Plan Participant Who Withdrew All Assets from Retirement Plan Still has Standing to Sue for Breach of Fiduciary Duty

Recently, in Harris v. Amgen, Inc., ___ F.3d ___, 2009 WL 202758 (9th Cir. July 14, 2009), the Ninth Circuit Court of Appeals held that a former employee who withdrew his assets from an ERISA-governed retirement contribution plan still had standing to assert a breach of fiduciary claim against the plan fiduciaries, on the grounds that his retirement account might have been worth more at the time of the withdrawal had there been no breach of fiduciary duty.

Initially, Steve Harris, a former employee of Amgen, who withdrew his assets from his retirement account in July 2007, and Dennis Ramos, another former Amgen employee who still maintained assets in his retirement account, sued Amgen and several officers and directors for breach of fiduciary duty, alleging that the fiduciaries improperly allowed the plan to purchase and hold Amgen stock despite knowledge that the stock price was artificially inflated because of improper off-label drug marketing and sales. The district court dismissed Harris’ claims, finding that because he had withdrawn his assets from the Plan, he did not have standing to sue the Plan. The district court dismissed Ramos’ claims because he failed to identify the proper defendants. Both Harris and Ramos were denied leave to amend the complaint.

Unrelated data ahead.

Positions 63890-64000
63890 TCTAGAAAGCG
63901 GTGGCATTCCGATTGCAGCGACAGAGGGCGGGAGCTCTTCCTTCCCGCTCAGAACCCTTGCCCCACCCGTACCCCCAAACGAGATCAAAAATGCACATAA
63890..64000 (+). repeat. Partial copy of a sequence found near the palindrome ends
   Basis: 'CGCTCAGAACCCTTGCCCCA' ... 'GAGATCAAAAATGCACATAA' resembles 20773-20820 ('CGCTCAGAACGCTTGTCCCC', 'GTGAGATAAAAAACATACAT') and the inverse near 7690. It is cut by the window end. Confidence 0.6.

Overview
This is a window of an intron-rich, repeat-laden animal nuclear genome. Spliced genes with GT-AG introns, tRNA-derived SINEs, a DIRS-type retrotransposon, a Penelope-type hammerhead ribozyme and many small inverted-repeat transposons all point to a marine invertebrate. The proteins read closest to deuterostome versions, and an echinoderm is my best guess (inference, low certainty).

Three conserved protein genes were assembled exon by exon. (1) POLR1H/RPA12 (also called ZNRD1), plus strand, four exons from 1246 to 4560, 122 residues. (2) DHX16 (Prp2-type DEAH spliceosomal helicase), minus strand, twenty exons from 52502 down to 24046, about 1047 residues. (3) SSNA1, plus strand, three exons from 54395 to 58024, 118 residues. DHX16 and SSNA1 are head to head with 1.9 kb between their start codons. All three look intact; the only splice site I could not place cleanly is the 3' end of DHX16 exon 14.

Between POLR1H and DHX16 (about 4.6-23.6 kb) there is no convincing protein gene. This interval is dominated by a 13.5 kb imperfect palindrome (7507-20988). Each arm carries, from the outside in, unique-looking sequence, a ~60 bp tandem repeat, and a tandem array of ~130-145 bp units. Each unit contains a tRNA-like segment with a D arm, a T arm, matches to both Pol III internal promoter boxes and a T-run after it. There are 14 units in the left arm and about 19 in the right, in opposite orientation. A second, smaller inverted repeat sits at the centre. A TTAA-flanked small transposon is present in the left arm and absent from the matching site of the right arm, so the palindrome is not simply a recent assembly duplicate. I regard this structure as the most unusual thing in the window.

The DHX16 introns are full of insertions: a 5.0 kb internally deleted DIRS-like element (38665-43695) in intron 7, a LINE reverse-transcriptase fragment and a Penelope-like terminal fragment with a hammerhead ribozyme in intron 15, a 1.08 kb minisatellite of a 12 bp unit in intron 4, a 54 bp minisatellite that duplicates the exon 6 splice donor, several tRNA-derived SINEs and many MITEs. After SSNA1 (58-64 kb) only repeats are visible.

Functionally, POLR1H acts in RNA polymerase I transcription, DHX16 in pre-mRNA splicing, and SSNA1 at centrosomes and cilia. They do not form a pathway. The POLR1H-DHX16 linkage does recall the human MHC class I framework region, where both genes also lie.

In order to bring a suit under ERISA, a plaintiff must have standing as a plan participant, defined as “an employee or former employee of an employer … who is or may become eligible to receive a benefit of any type from an employee benefit plan which covers employees of such employer.” 29 U.S.C. § 1002(7). In Firestone Tire & Rubber Co. v. Bruch, 489 U.S. 101, 117 (1989), the United States Supreme Court expanded the definition of plan participant to include “former employees who have … a colorable claim to vested benefits.” In reversing the dismissal of Harris’ claims, the Ninth Circuit found that even though he previously cashed out his plan account, he still had standing to assert a claim under ERISA Section 502(a)(2). Specifically, the Ninth Circuit observed that “when employees withdraw their funds from a benefit plan, but claim that they would have had more to withdraw absent breach of fiduciary duty by those managing the plan, it is not difficult to see a common sense loss of benefits in their plan caused by the alleged breach of fiduciary duty.” Accordingly, “former” plan participants still have standing to recover losses caused by an alleged breach of fiduciary duty. The Ninth Circuit further explained that it agreed with the First and Third Circuits “in holding that an ERISA plan participant who no longer has assets in the plan has statutory standing to assert a fiduciary claims under Section 502(a)(2), even when relief is available under Section 502(a)(1)(B).”

Finally, the Ninth Circuit ruled that both Harris and Ramos were improperly denied the right to amend their pleadings, as courts “should normally permit at least one amendment of a complex ERISA complaint that has failed to state a claim where, as here, the Plaintiffs might be expected to have less than complete information about the defendants’ organization and ERISA responsibilities, where there is no meaningful evidence of bad faith on the part of the plaintiffs, and where there is not significant prejudice to defendants.”